In the six sigma quality improvement methodology, a full time leadership position in teams that develop related programs and monitor progress
Cargo banned by general cargo workers for some reason. This ban could be because the cargo is dangerous or hazardous to health
A type of purchase order that commits to purchase a specific quantity over a specific period of time, but does not necessarily provide specific dates for shipments. Blanket orders are placed for the quantity of an item (or group of items) that you expect to purchase over extended period of time (3 months, 6 months, a year etc). A blanket purchase order may provide estimated required dates for specific quantities, but actual releases to ship against the blanked order are triggered by separate requests from the customer to the supplier; the specific quantities and dates of these separate requests (releases) may or may not be similar to the estimated dates and quantities.
See Blanket Purchase Order
Blanket purchase order
A long-term commitment to a supplier for material against which short-term releases will be generated to satisfy requirements. Often blanket orders cover only one item with predetermined delivery dates. Synonym: Blanket Order, Standing Order
A rate that does not increase according to the distance the commodity is shipped
The authorisation to ship and/or produce against a blanket agreement or contract
An unproven process or technology so far ahead of its time that it may create a competitive disadvantage
The mixing or combination of multiple ingredients to create a liquid, powder or gas form identified by a unique item number. An initial batch may be modified with a subsequent blend based on the analysis of quality tests that require additional processing to meet specifications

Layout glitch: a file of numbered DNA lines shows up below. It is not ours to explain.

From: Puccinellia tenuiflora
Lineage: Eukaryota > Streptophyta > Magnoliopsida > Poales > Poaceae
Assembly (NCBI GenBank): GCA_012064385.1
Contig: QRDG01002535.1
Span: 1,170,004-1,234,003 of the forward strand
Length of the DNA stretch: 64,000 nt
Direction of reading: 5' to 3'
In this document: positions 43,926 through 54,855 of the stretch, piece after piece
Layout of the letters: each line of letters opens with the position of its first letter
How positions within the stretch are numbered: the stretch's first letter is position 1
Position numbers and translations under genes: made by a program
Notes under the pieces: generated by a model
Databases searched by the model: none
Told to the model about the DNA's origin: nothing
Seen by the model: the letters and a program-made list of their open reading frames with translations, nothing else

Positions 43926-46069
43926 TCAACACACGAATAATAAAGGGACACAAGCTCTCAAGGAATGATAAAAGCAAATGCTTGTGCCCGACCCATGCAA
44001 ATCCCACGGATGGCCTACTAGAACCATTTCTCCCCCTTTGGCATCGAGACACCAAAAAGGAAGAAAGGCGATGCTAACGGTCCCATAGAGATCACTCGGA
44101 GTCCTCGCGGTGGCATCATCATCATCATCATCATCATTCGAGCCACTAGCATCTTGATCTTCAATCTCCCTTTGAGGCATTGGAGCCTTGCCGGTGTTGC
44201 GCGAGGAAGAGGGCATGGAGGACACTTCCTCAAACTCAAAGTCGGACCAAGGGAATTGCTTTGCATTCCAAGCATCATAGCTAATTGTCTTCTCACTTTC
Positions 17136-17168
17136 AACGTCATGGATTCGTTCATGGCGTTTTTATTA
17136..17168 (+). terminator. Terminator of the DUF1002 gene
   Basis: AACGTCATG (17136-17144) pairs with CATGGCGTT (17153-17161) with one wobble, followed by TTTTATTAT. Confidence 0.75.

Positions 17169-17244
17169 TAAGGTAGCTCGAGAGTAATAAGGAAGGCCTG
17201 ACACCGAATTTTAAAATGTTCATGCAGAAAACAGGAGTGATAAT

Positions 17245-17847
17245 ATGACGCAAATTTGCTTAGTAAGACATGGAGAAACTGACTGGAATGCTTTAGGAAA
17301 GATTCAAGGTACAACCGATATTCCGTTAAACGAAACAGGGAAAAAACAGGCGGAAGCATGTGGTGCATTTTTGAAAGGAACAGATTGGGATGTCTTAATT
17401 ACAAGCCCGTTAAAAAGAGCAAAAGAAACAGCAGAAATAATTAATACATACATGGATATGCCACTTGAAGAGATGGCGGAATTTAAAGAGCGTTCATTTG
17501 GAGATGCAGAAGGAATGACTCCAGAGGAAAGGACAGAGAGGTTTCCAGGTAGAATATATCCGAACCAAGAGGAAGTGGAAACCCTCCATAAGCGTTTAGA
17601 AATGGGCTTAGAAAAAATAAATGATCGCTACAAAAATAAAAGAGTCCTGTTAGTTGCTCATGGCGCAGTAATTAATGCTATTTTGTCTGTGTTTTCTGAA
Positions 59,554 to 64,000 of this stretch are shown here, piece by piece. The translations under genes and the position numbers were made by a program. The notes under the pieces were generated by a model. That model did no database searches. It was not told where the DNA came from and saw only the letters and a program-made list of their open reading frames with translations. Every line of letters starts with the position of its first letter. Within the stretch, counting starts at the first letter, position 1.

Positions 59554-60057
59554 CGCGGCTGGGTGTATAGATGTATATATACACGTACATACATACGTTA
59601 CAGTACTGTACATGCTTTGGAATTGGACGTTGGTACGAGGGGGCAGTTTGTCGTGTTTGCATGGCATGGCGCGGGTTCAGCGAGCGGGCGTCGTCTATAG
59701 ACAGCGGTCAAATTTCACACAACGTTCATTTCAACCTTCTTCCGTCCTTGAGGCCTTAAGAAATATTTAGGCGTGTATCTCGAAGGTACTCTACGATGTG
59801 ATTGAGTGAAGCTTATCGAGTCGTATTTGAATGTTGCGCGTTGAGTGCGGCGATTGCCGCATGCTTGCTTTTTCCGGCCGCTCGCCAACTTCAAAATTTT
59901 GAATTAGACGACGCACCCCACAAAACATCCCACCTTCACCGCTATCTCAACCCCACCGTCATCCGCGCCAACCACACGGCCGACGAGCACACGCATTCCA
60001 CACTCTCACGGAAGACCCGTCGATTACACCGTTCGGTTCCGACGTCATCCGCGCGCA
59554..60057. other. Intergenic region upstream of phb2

A physical inventory or cycle count in which the count tag or sheet contains item and location information but does not include the book (calculated) inventory as of the time of count
A pallet designed with blocks of material between the pallet decks or beneath the top deck that serve as strengtheners and posts
A schedule based on blocks or periods of time rather than quantities. Sometimes required when the process dictates a fixed drying or curing time, or a contracted vendor turnaround time.
The action of putting objects into a block pattern in a floor storage area, usually more than one tier in height
A defect that prevents further or more detailed analysis or verification of a functional area or feature, or any issue that would prevent the product from shipping
Blow molded pallet
A pallet manufactured by heating a plastic material and extruding it into tubing. A section is cut to the desired length to create a parison which is then introduced into a mold cavity. Air is introduced into the parison to inflate the parison until it conforms to the geometry of the mold. When the part is fully formed and cooled, it is released from the mold for secondary operations such as machining and trimming.